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10:00 pm Main doors open 18+
Every Package Includes: 1 Premium Level Alcohol Bottle with gratuity included, 1 VIP ticket to the concert for the package buyer, 10 VIP Bottle Service wristbands for friends you would like at your table, your own VIP table + couch area, and professional photos of your party from our Electric Palms photographer!
Riser Packages also include a raised VIP table + couch area on a stage above the crowd and your own private security guard for your bottle service table!
Tables range from $450 - $1450 depending on your selected table location. Click on the concert photo above to find the bottle service map to select which table area you would like and purchase that corresponding table above. Questions? Email: ElectricPalmsHawaii@gmail.com
*Packages include one VIP concert ticket for the package buyer, all other members of the party need to purchase GA tickets to gain entry into the concert. The 10 VIP Bottle Service wristbands are NOT tickets to the event, they are given out to members of the party to allow them to gain access to the bottle service table.
Jordan Kelley and Jason Huber met while pursuing music business degrees at Middle Tennessee State, a large public university just outside of Nashville. Prior to meeting up at a dorm party, the two were figuring out how to become their own local legends. Huber was fronting a psychedelic folk-rock band, whereas Kelley was something of a mainstay in the Nashville hip-hop scene. Well, sort of. “I was making beats for this hip-hop duo and we got to open for GZA, but I didn’t know how to DJ my own stuff.” After meeting Huber, “I just asked ‘can you turn my beats into a live show?” Soon thereafter, Kelley sent Huber his self-composed Man of the Hour EP and the two realized the potential in their partnership. Cherub began in earnest, with Huber’s live production embellishing Kelley’s clever songcraft.
Fast forward a few years later, and Cherub’s popularity is soaring. The pair landed a major-label deal with Columbia Records— which released their smooth, sexy, palpitating album, Year of the Caprese in May 2014 — based in part on the runaway success of break-out single “Doses and Mimosas.” A FTW anthem that pits dripping falsettos against echo-chamber synths, it jettisoned to the top of The Hype Machine charts, while landing concurrently on Billboard’s Rock Airplay and Alternative Songs charts. Meanwhile, its DIY fever-dream video had attracted roughly 5 million sets of eyeballs on YouTube. And that was merely one of Cherub’s songs.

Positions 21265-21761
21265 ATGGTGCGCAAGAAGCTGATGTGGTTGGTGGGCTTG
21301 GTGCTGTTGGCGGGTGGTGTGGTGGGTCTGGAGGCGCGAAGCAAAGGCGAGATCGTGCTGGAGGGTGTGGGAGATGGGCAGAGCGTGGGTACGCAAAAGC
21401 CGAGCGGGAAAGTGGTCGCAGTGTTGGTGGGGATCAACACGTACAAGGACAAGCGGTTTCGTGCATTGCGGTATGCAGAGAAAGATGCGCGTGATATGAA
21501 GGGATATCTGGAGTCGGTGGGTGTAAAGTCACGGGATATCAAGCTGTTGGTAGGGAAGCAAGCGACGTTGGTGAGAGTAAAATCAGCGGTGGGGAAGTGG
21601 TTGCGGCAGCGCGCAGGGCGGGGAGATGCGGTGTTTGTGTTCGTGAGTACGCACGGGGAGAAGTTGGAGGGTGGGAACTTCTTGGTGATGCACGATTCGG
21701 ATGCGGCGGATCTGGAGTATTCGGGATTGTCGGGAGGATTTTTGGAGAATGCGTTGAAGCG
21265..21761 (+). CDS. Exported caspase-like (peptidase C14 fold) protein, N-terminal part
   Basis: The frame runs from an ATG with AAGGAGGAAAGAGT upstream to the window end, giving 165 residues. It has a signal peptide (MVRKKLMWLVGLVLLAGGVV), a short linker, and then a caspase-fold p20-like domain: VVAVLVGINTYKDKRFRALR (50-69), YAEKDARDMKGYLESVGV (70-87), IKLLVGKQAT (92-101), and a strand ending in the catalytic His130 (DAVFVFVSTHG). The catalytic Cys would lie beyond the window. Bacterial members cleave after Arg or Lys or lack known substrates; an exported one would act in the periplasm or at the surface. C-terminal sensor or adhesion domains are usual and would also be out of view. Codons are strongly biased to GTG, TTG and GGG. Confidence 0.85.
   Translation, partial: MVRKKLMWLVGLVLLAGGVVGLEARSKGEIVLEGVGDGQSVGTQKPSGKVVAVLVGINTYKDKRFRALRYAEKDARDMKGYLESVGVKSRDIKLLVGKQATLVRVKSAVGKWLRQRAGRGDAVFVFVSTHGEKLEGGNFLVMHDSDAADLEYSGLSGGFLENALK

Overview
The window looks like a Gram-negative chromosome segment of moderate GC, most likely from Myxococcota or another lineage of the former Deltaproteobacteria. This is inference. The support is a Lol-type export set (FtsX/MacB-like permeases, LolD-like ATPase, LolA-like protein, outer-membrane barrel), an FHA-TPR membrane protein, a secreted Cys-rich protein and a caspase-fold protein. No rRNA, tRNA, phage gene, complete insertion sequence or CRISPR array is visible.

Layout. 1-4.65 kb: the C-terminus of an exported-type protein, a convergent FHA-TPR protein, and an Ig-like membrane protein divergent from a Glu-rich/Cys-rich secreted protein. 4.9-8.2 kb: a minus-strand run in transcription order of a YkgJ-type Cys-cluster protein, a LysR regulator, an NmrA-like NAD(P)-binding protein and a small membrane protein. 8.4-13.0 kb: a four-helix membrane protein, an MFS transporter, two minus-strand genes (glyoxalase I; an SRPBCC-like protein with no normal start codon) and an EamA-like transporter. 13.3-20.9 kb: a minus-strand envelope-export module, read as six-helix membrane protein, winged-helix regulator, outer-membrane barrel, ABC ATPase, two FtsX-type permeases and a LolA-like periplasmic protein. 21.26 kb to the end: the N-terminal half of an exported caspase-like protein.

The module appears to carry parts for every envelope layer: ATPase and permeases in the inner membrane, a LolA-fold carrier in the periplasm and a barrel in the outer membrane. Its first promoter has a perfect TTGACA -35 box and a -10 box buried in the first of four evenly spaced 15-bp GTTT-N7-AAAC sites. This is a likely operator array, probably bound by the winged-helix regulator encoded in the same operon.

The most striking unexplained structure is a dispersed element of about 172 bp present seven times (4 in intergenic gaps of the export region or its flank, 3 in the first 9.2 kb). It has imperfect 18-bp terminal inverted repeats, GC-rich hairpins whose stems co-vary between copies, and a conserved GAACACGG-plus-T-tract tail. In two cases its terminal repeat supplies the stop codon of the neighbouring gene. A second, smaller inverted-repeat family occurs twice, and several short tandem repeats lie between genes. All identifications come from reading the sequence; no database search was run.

On Year of the Caprese — recorded over two years, with help from friend/engineer Nick Curtis — you can find a song like “Disco Shit” (a shimmering high-five to hedonism posited on rubber-band beats) alongside “Freaky Me, Freaky You” (a more wound-down ’90s-esque slow jam). One of Caprese’s more stand-out contemplative tracks, the latter finds Jordan delivering tortured sweet nothings in an almost unrecognizable tenor. “That’s from a perspective of someone thinking that they know what is going on in a relationship but they really don’t,” he said of the Teddy Pendergrass-sampling song. The album debuted on Billboard’s Top 200 and Digital Album Charts, and an electric performance at Bonnaroo lead to a late night TV booking on CONAN this past fall. In December 2014, the guys released The Leftovers EP, which served as a culmination of their many years of hard work.
But even before Year of the Caprese and The Leftovers, Cherub sprang to life with the self-release of the Man of the Hour EP in 2010. A debut album, Mom & Dad, and two subsequent EPs (100 Bottles and Antipasto) followed — along with a sprawling grassroots following born off three years of touring, earning the duo somewhat of a reputation for their live shows and as such, there is a certain degree of built-in elation expected from Cherub, live.
“Some people question how authentic or serious we are about music,” Jordan says. “All of it is from the heart. Me and Jason try hard not to create some sort of cool-guy environment — we want people to feel comfortable.” And sometimes that means pulling listeners out of their comfort zones. Says Jason, “We’re serious about what we do, but we’re also here to remind them to take themselves less serious once in a while.”